8 Annie Awards (Animated Theatrical Feature, Individual Achievement for Directing in an Animated Feature, Individual Achievement for Writing in an Animated Feature, Voice Acting by a Male Performer in an Animated Feature (Eddie Murphy), Individual Achievement for Effects Animation, Individual Achievement for Music Score an Animated Feature, Individual Achievement for Production Design in an Animated Feature, Individual Achievement for Storyboarding in an Animated Feature)
4 Annie Award nominations (Individual Achievement for Character Animation (x3), Individual Achievement for Production Design in an Animated Feature)
Nominated for the Hugo for Best Dramatic Presentation
Nominated for the Palme d’Or (seriously)

Verdict

DreamWorks’ irreverent riff on fairytale animations was a breath of fresh air back in 2001, allowing them to net the first Best Animated Feature Oscar ahead of Disney or Pixar. A decade and a half of imitators have taken the shine off that somewhat, as have advances in technology (old CGI ages worse than old cel animation), but it remains an amusing and quotable film, with a surprisingly strong moral message at its heart.

Beverly Hills Cop III (1994)

2016 #105
John Landis | 100 mins | streaming (HD) | 16:9 | USA / English | 15 / R

Beverly Hills Cop III always seemed to be on TV when I was younger — on BBC1, quite late, but I guess not that late because I always seemed to stumble across it during the theme park climax. In reality it can probably have only been on a couple of times, but that’s how it seemed. And because it caught my attention, I somehow knew that one day I’d end up watching the entire movie, just to see. To see what, I’m not sure; but to see. Of course, that necessitated watching the first and second films first (because I’m me). I very much enjoyed them both. Unfortunately, the third is nothing like as good.

This time, Detroit cop Axel Foley (Eddie Murphy) tracks a gang of crooks to Disneyland Wonder World, an L.A. theme park. There, he ropes in his old chum in the Beverly Hills PD, Billy Rosewood (Judge Reinhold), and blatant stand-in for an actor who refused to come back his colleague Jon Flint (Héctor Elizondo), to investigate Wonder World’s head of security (Timothy Carhart), who Axel recognises as the head of the gang.

By all accounts Beverly Hills Cop III was a troubled production. Murphy was in a phase where he could be a pain to work with, and, according to director John Landis, was envious of the careers of Denzel Washington and Wesley Snipes, who were starring in straight action movies. Consequently, Murphy was keen to downplay the film’s comedy — much to its detriment, of course, as it’s Murphy’s comedy that makes this series work. Landis knew that: in the same interview, he says the screenplay for the first film was “one of the worst scripts I ever read […] It was a piece of shit, that script, but the movie’s very funny because Eddie Murphy and [the film’s director] Martin Brest made it funny.” The script for the threequel also wasn’t any good (according to some versions of events, that’s why original co-stars John Ashton and Ronny Cox didn’t return), but Landis tried to put Murphy in funny situations and see what improvisation threw up. Murphy, keen to be taken seriously, worked around that.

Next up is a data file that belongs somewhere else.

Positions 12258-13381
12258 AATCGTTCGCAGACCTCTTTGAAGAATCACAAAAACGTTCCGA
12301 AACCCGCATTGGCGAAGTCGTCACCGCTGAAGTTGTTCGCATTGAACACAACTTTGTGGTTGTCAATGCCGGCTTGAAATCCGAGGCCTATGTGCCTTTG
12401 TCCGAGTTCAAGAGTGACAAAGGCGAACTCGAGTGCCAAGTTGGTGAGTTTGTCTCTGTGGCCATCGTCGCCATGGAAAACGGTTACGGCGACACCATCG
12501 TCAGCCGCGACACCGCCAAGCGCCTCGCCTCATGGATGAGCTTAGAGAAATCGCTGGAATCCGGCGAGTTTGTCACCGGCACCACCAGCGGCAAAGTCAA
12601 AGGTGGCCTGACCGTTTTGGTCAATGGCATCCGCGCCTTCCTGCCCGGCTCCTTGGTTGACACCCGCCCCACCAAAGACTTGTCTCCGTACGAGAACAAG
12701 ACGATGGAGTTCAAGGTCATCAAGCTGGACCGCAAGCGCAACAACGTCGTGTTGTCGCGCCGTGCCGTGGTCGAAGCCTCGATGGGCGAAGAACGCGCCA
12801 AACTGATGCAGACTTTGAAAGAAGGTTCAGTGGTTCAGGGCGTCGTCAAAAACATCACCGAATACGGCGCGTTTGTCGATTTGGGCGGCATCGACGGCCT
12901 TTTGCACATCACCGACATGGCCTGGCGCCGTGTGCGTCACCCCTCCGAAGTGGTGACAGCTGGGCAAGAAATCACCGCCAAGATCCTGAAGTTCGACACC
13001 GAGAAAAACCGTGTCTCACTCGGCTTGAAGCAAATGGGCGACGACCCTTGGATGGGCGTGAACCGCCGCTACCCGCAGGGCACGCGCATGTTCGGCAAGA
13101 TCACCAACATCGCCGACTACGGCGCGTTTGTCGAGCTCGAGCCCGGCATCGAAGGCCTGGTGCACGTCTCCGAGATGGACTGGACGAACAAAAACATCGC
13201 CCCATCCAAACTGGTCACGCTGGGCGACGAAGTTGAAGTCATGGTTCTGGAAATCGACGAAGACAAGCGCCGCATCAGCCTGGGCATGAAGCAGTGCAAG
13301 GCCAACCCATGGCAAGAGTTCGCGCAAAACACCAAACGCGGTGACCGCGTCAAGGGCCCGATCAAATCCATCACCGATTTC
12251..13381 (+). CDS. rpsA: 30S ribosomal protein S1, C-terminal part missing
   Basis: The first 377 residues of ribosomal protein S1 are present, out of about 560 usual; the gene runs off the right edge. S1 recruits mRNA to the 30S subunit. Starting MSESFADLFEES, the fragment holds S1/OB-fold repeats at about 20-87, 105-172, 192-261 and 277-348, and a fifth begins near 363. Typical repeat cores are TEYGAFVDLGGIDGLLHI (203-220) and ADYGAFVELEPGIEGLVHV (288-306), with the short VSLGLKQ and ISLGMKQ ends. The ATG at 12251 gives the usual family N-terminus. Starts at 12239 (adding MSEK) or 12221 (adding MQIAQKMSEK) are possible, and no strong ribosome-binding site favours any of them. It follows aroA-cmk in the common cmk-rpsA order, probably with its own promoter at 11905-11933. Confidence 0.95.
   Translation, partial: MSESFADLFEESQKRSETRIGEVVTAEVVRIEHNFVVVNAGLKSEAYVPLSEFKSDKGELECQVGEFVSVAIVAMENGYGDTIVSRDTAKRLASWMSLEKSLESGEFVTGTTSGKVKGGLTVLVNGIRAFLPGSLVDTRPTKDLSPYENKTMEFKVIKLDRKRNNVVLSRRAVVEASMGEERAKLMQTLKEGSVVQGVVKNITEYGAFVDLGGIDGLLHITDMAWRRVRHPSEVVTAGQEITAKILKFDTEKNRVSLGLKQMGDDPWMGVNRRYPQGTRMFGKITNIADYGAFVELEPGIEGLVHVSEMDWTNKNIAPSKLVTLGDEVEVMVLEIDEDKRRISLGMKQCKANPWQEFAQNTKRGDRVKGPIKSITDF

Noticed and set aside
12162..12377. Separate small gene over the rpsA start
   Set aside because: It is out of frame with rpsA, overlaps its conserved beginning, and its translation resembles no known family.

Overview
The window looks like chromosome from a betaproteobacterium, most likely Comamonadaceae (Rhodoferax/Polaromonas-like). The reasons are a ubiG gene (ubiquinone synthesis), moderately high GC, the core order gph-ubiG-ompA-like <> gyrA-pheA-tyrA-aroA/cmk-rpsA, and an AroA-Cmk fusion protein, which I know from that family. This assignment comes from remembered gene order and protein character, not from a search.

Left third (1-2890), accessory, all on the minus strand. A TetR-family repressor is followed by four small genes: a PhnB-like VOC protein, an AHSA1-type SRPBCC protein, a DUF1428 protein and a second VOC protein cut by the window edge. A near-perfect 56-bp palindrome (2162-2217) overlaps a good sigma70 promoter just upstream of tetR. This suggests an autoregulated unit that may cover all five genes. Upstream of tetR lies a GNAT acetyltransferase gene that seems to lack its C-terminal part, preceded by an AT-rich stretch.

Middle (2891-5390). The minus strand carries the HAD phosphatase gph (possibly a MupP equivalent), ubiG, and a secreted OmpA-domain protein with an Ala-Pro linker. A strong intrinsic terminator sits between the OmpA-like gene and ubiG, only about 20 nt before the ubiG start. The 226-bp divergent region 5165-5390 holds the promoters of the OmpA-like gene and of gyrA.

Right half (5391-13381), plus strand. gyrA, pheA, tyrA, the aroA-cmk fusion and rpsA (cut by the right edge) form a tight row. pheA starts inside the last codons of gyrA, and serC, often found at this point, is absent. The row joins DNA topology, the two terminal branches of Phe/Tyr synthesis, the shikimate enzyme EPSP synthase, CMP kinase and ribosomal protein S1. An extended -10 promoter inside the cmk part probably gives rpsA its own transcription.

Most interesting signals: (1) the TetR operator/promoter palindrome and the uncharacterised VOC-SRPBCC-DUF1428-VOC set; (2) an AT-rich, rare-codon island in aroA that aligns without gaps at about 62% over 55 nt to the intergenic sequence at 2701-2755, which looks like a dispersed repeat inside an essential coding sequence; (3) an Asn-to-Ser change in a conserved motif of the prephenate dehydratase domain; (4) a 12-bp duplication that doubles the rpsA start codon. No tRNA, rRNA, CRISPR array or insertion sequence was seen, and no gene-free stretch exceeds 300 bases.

I don’t think all blame can be laid on Murphy, though. For an example, look at the sequence aboard a broken-down ride about halfway through the movie — it might just be one of the most tension-free thrill sequences ever filmed. Axel has to climb across the ride, storeys up in the air, to rescue two kids who are dangling from another compartment. It seems to take him forever to get there — far, far longer than those two young kids could plausibly hang on for — while interminable early-’90s electronic music throbs in the background. The park attendants stand around doing nothing. A whole crowd of people stare up at him with bored expressions. I’m not sure if that was deliberate, because I can’t really see what the point of a massive crowd of blank-faced onlookers serves, but I also can’t see how anyone involved in the film could’ve read their expressions as being in any way interested by or invested in the action they’re supposedly watching. Well, at least it reflects how the audience must’ve felt.

In my review of the original Beverly Hills Cop, I wrote about how I only really watched it so I could then see the sequels, because they were directed by Tony Scott and John Landis. Ironically, the first one turned out to be good entertainment, and certainly the most enjoyable of the trilogy. Scott’s sequel isn’t half bad; very much a “next best thing” situation. As for Landis’ effort… Well, Beverly Hills Cop III isn’t all bad — some fun slips through the cracks; the occasional glimmer of what made the previous movies memorable. But when taken as a whole film, it’s a crushingly mediocre experience that can’t measure up to either of its predecessors.